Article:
Art For Sale
Art News Letter
Belleuse, Albert Carrierr
Burr, George E
Davidson, Allen, Pinx
Dodge, Frances Farrand
Gaugengigl, Ignaz Marce
Good, J. W.
Guillermo Lorente Perez
Hannaford, Charles E
Hardy, Thomas Bush
Lautrec, Henri Toulouse
MacLauchlan, Donald Shaw
Poor, Henry Vernum
Renoir, Pierre Auguste
Russel, C M Charles
Aly El Sohby
Ward, William Jr.
Windisch, Etienne J
Rembrandt, (1606 – 1669);
Hundred Guilder Print
Rembrandt van Rijn, Christ Healing the Sick (The Hundred Guilder
large view of the image Christ is the radiant central figure in this
monumental print by Rembrandt. His left hand is held up in benediction
as he gestures a mother with a child to approach. To the right, the
sick and the poor kneel before Jesus while a group of Pharisees
(strictly observant Jews, The Jewish People, From the Hebrew word
Jehudi, meaning belonging to the tribe of Judah, comes the word 'Jew'.
In broad terms, a Jew is a descendant of the biblical patriarchs,
Abraham, Isaac and Jacob. The early history of the Jewish people from
God's covenant with Abraham to the pre-Roman era can be read in the
Old Testament. The key precept of the Jewish faith is the belief in a
single God (rather than in a number of gods), and the coming of the
Messiah (an anointed king) who will establish God's kingdom on earth.
In the 13th century BC, Abraham's descendant, Moses led the Jews to
the promised land. This was the land of Canaan - later Palestine.
After many catastrophes and wars the Temple in the Jewish capital
Jerusalem was destroyed in the year 70 AD. The majority of the Jews
were subsequently driven out and scattered throughout the world.
Despite numerous bloody persecutions the Jewish culture and religion
has continued to exist. Since 1948 there is a Jewish state once more -
the state of Israel.) watch disapprovingly. The scene is taken from
the nineteenth chapter of the GospelEvangelists. The Evangelists were
the authors of the four Gospels, the New Testament books that tell the
story of Christ's life. The word 'evangelist' comes from the Greek 'euaggelion',
which means 'good news'. The four Evangelists were SS Matthew, Mark,
Luke and John. The Evangelists are often represented in art by
symbolic figures: the angel, lion, bull and eagle, respectively.
according to St Matthew. This describes Christ healing the sick,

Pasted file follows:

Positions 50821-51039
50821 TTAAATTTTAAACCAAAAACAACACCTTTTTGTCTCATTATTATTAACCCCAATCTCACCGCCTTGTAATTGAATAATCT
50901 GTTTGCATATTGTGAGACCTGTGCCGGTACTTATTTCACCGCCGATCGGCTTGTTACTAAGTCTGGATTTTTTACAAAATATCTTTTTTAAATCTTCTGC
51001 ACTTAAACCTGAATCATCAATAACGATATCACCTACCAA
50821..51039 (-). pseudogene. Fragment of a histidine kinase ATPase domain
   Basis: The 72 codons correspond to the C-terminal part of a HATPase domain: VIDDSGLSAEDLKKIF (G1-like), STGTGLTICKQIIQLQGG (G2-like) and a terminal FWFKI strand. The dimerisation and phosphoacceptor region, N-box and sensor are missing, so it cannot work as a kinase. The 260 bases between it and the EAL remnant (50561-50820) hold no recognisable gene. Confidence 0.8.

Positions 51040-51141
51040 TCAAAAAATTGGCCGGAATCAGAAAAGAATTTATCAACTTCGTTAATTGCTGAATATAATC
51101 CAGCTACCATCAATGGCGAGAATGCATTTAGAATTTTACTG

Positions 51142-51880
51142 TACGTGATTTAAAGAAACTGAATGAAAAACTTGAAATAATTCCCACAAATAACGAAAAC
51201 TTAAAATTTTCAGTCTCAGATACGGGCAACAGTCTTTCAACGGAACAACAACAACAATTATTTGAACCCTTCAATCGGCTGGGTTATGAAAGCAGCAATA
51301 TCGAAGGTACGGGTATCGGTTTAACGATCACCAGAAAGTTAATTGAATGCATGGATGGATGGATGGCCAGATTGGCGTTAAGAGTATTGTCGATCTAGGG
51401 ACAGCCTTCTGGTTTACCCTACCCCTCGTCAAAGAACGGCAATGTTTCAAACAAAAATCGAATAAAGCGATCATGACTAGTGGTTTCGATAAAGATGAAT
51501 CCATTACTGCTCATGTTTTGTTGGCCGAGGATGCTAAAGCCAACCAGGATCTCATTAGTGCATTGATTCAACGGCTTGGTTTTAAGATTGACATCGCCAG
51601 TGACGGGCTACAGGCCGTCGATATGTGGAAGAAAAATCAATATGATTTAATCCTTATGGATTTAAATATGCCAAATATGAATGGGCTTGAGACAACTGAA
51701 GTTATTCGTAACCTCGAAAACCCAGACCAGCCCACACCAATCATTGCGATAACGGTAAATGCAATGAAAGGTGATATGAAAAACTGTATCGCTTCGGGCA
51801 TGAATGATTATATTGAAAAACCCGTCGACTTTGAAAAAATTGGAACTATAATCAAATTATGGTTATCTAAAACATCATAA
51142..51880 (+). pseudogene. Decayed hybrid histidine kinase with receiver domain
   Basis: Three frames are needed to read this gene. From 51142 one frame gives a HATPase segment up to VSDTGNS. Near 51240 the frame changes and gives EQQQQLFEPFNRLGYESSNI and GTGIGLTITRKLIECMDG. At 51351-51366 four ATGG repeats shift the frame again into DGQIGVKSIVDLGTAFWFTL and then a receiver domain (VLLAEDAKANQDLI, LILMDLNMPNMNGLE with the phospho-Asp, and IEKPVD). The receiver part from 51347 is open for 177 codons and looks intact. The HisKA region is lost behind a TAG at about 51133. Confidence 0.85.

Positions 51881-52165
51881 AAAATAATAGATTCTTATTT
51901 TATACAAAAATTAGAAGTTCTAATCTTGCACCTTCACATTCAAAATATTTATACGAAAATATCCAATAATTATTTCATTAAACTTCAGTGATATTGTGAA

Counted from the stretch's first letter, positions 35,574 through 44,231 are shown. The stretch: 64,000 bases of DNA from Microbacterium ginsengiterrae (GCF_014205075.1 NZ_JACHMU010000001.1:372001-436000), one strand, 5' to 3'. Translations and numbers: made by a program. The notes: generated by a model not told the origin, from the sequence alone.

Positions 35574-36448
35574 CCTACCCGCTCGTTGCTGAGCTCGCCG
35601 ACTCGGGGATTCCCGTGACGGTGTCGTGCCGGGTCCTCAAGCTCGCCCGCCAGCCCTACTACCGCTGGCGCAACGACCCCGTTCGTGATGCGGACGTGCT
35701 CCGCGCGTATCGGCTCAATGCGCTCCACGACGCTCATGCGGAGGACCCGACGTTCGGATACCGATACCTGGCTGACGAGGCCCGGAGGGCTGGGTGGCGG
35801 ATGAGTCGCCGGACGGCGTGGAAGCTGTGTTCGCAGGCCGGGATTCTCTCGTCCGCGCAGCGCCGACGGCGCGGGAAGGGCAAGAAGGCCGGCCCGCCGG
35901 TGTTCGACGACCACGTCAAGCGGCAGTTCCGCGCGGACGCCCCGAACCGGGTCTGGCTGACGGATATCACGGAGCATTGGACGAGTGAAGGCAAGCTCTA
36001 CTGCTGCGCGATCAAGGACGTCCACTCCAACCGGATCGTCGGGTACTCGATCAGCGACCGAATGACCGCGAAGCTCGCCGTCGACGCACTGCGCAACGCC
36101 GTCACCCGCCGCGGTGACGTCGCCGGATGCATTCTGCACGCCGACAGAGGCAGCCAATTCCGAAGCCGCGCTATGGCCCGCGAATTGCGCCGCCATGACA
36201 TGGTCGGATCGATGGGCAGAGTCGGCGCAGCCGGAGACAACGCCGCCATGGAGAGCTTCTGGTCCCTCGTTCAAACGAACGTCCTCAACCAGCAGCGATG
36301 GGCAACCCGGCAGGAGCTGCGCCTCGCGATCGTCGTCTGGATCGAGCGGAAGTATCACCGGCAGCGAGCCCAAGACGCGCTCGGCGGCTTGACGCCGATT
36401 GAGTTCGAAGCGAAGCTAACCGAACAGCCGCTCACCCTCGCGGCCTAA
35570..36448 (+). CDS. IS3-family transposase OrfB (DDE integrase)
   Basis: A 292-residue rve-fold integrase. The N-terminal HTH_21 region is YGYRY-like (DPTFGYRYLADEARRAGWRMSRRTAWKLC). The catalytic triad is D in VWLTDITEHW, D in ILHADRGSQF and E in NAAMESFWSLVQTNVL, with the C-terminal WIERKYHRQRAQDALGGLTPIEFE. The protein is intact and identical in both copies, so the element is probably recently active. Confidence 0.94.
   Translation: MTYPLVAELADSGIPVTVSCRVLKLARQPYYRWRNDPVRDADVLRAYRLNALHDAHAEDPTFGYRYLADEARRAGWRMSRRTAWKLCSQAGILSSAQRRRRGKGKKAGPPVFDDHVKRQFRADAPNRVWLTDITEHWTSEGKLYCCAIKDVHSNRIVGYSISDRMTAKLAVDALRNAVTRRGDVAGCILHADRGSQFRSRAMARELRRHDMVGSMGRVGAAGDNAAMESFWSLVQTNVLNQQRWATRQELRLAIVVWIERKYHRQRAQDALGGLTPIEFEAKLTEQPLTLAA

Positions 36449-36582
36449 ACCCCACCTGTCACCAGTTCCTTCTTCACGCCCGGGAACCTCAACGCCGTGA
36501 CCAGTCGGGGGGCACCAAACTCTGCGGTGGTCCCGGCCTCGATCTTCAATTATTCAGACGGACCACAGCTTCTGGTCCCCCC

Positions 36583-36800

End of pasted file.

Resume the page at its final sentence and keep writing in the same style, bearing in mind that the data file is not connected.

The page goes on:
debating with scholars and calling on children to come to him. A rich
young man, who was advised by Christ to give away all his possessions,
is leaving through the gateway on the right. Rather than focus on a
single story, Rembrandt has brought all these elements together into
The scene is bathed in dramatic light. Where the light actually comes
from is unclear: perhaps it is Christ himself whose aura radiates all
around. Surrounded by a halo of light, he is clearly distinguishable
against the dark background. The people around him are also touched by
the same light. On the left, the crowd is in fact over-illuminated.
These figures are depicted mainly in outline, all except the contours
being left blank. Some have suggested that this part of the work was
unfinished, but that seems improbable. Rembrandt certainly sold copies
of the print in the state it is today and changed very little.
Although most prints generally fetched no more than a few stuivers,
Rembrandt's etchings often commanded high prices. Especially his
larger prints which in many ways resembled paintings and were much
sought after by collectors. The quality of his work was recognized
immediately, not just after his death. This etching is known as the
Hundred Guilder Print because Rembrandt was able to charge '100
guilders, and more 'Quote On 9 June 1654, Joannes Meyssens, a dealer
in prints in Antwerp, noted in a letter to the Bishop of Bruges, Karel
van den Bosch, that 'there is here in addition the rarest of prints
produced by Rembrandt showing Christ healing the lepers, I know that
it sold on various occasions in Holland for one hundred guilders and
more and that it is as large as this sheet of paper [the letter is 31
x 21 cm], especially elegant and fine, although it should only cost
thirty guilders, and beautiful and clear'. for the work. Rembrandt may
also have used this print to swap in exchange. On the reverse, an
inscriptionInscriptionInscribed on the reverse of this impression of
the Hundred Guilder Print is the following text: 'Gift from my
particular friend Rembrandt in exchange for The Plague by M. Anthony'.
Below this is a French inscription describing how the picture was
swapped for Raimondi's print of The Plague. states that this
impression was traded for an expensive sixteenth-century print of 'The
Plague' by Marcantonio Raimondi. It is quite possible that Rembrandt,
a fanatical collector and dedicated artist, may have exchanged his own
prints for works by other masters.
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